I’ve been seeing lots of posts about female students taking a stand against dress codes, insisting that male students and teachers should stop sexualizing the female body instead of making female students “cover up”. My problem with this is that schools implement dress codes not only to keep students’ minds off of sexualizing each other (at an age when, according to research in adolescent psychology, adolescents have more trouble weighing the costs and benefits of risks, including or especially sexual risks, leading to a higher rate of sexual thoughts), but also to represent the school to everyone (within and without the school) as an establishment of professionalism. One post I saw responded to a similar point with, “I’ll dress professionally when I’m getting paid to do so.” The problem is, we as teachers are preparing you to be a professional. Why put off to tomorrow what you can do today? (That is, why should we wait until you’re in college/the work force to see you practice professional habits and attitudes? Because, they do require practice, believe me.) As one of my professors told me during my teacher education, “After I got over your distracting clothing, I realized that you have so many smart things to say. But when you’re teaching and presenting, I shouldn’t have to close my eyes to realize that. You need to present yourself visually the same way you want to be heard.” She was a female, heterosexual professor, remarking on my slobby clothes (not sexualizing revealing clothes), making a simple point about life and how we perceive each other.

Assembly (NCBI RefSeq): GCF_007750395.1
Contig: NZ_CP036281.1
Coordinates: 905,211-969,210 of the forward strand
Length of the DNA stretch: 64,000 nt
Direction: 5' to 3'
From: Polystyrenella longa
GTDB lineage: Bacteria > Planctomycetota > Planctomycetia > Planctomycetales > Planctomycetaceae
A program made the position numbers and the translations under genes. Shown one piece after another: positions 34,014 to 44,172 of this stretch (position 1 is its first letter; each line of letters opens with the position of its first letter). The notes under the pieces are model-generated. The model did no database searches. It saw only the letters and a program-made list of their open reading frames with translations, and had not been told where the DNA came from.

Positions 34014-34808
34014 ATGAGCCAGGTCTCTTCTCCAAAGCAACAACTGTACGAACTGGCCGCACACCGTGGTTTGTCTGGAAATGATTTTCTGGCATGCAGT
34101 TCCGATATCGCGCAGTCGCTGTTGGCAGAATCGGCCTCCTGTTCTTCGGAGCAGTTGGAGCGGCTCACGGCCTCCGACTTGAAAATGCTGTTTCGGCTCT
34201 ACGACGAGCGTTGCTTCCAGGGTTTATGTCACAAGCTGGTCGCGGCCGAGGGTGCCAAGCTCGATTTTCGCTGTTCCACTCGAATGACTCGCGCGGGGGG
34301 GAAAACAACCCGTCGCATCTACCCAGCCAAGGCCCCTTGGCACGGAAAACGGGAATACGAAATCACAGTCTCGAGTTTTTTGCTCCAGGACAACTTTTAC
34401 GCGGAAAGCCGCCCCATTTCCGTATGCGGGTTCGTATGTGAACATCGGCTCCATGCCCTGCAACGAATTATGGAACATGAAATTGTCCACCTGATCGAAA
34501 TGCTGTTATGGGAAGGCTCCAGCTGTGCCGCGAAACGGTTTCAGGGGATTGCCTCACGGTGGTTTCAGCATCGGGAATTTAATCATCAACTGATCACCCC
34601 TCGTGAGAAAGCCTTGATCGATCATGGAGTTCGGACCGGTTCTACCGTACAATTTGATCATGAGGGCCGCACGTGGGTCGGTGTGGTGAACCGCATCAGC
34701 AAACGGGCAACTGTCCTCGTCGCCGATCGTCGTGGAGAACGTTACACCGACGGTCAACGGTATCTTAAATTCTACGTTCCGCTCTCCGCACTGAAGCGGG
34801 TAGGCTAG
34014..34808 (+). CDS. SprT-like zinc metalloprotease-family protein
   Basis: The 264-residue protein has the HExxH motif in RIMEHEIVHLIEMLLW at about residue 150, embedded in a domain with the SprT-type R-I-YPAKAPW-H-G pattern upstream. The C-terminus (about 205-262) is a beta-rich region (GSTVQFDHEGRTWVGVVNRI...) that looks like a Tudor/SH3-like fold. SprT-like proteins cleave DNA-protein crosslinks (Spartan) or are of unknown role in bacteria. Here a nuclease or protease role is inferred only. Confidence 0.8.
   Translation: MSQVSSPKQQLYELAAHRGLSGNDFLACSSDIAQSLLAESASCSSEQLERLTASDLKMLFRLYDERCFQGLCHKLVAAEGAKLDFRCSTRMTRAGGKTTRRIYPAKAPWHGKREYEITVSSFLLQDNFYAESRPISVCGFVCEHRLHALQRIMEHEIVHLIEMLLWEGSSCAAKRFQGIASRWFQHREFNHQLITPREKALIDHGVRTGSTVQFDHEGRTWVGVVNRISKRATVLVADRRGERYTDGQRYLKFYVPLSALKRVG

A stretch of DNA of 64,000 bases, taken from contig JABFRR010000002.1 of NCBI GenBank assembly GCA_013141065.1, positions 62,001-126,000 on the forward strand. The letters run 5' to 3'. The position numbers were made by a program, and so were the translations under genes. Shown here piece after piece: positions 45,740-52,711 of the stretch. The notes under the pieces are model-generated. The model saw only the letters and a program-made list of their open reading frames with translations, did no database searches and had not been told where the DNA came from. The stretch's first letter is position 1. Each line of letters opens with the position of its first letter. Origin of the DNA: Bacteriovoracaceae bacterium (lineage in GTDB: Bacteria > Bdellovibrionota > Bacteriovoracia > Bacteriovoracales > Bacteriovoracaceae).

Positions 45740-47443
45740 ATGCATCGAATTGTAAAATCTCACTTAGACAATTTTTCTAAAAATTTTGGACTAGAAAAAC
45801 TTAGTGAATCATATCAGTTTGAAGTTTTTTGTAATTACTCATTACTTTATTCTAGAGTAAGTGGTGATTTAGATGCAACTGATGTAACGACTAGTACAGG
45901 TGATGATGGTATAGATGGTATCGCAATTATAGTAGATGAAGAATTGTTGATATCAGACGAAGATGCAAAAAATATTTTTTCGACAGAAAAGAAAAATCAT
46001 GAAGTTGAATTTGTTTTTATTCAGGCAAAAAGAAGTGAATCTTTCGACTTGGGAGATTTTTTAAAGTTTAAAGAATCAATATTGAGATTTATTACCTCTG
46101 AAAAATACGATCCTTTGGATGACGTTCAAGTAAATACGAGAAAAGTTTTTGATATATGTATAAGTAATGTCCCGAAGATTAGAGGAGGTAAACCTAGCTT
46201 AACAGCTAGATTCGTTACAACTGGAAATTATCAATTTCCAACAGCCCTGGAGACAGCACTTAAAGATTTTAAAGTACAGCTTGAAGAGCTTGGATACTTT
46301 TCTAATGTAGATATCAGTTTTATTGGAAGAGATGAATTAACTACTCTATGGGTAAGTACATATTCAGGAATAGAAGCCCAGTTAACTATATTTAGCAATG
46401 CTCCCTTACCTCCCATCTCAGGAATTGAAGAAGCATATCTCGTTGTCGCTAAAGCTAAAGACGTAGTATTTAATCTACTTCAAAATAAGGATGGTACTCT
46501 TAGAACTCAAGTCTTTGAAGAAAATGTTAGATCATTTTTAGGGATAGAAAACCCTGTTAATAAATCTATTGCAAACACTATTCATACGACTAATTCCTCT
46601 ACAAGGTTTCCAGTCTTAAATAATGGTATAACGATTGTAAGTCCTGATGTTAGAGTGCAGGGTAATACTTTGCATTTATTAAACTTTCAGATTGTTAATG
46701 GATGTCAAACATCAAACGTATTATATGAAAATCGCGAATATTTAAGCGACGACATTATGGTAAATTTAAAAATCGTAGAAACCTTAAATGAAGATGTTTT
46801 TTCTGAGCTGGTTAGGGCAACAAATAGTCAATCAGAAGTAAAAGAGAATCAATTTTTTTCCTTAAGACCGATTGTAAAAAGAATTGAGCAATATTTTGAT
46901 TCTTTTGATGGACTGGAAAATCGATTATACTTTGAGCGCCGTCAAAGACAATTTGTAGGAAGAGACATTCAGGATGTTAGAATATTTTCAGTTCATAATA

I will say from my personal experiences switching from the uniforms I wore in high school to a complete lack of dress code in college (even in college, mind you), I was more concerned with my looks, and I was distracted more frequently by noisy jewelry and straight-up visually distracting outfits. And I have witnessed as a teacher how students can distract themselves and others with their clothing choices. In the end, it’s not only about sexual distraction (although I take issue with the argument that breasts as secondary sex characteristics should not be sexualized, since male students are not allowed to show off the secondary sex characteristic of the hair on their chests in school, either), but general, catch-all distraction.
The issue of feminism in dress codes in schools and workplaces should be against other workers commenting on how women should be forced to wear pumps even if it’s not in the dress code of the organization, or commenting on the neckline of a work-appropriate blouse. It should not be against teaching students simple examples of what constitutes as “business casual” attire in attempts to represent their students and school well.